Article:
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Mol Carcinog. 2012 May;51(5):433-8. doi: 10.1002/mc.20808. Epub 2011 Jun 7.

A single-nucleotide polymorphism in tumor suppressor gene SEL1L as a predictive and prognostic marker for pancreatic ductal adenocarcinoma in Caucasians.

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  • 1Department of Epidemiology, The University of Texas MD Anderson Cancer Center, Houston, Texas 77030, USA.

Abstract

SEL1L is a putative tumor suppressor gene that is frequently down-regulated in pancreatic ductal adenocarcinoma (PDA). A single-nucleotide polymorphism (SNP) rs12435998 in intron3 of SEL1L has previously been reported to be associated with susceptibility to Alzheimer's disease. We hypothesized that this SNP may influence clinical outcomes of patients with PDA. We analyzed DNA samples from 497 Caucasian patients with pathologically confirmed primary PDA. Of these, 98 had been enrolled in a clinical trial of neoadjuvant chemo-radiotherapy and 77 of the 98 had subsequently undergone pancreaticoduodenectomy (PD). We performed Kaplan-Meier analysis to evaluate the correlation between different SNP genotypes and age at diagnosis, survival time after diagnosis, and survival time after PD. In nonsmokers, we found a significant difference in median age at diagnosis between variant genotypes (AG/GG) carriers and wild-type genotype (AA) carriers (58 vs. 62 yr; log-rank test, P = 0.017). Patients with variant genotypes also showed an increased hazard ratio (HR) of 1.45 [95% confidence interval (CI), 1.07-1.97] relative to wild-type genotype. Among the patients in the clinical trial, the variant genotypes carriers had a median post-PD survival time that was 34.7 months shorter than wild-type genotype carriers (log-rank test, P = 0.019; HR, 1.91; 95% CI, 1.09-3.34). Our results suggest that the rs12435998 SNP in SEL1L gene plays a role in modifying age at diagnosis of PDA in Caucasian nonsmokers. In addition, this SNP may serve as a prognostic marker in PDA patients who undergo the same or similar treatment as the clinical trials.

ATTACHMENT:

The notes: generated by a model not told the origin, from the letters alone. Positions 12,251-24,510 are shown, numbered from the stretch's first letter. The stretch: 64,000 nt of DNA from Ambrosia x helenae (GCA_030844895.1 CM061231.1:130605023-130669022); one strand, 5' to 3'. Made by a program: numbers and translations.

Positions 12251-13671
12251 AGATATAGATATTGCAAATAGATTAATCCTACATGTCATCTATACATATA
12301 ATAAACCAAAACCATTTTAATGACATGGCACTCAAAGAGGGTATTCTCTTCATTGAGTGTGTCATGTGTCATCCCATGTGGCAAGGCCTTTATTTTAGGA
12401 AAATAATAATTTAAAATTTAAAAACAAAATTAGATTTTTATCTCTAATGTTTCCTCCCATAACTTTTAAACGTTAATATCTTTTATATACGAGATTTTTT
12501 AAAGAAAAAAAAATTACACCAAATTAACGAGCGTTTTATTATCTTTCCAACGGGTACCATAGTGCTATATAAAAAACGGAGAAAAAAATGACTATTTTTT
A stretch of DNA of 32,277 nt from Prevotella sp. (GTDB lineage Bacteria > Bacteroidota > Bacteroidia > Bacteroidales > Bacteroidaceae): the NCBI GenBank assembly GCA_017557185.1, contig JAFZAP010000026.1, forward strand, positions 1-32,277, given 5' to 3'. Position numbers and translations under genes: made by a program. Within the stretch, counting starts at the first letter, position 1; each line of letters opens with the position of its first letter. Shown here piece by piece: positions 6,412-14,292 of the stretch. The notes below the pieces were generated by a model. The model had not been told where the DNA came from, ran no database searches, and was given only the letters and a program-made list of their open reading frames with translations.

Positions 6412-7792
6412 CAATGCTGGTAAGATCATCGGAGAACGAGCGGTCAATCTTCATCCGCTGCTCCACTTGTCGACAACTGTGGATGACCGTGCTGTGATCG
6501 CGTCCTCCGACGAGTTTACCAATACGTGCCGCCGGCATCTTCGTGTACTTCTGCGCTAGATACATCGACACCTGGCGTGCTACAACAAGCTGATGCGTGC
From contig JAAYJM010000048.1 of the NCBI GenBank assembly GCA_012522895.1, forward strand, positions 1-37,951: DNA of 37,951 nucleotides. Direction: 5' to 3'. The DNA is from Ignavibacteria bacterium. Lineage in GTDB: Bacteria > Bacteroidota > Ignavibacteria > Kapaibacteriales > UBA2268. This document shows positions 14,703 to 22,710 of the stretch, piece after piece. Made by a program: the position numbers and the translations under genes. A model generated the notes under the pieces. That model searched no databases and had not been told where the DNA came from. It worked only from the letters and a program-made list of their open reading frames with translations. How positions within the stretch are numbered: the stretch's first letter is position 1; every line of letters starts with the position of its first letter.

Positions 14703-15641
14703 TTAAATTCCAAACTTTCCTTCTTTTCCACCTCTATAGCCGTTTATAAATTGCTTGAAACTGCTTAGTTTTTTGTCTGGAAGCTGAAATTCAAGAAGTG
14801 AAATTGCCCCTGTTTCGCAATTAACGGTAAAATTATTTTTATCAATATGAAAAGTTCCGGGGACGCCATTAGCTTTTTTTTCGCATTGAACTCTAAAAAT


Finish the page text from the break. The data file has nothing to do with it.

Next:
Copyright © 2011 Wiley Periodicals, Inc.

PMID:
21656579
[PubMed - indexed for MEDLINE]
PMCID:
PMC3780592
Free PMC Article
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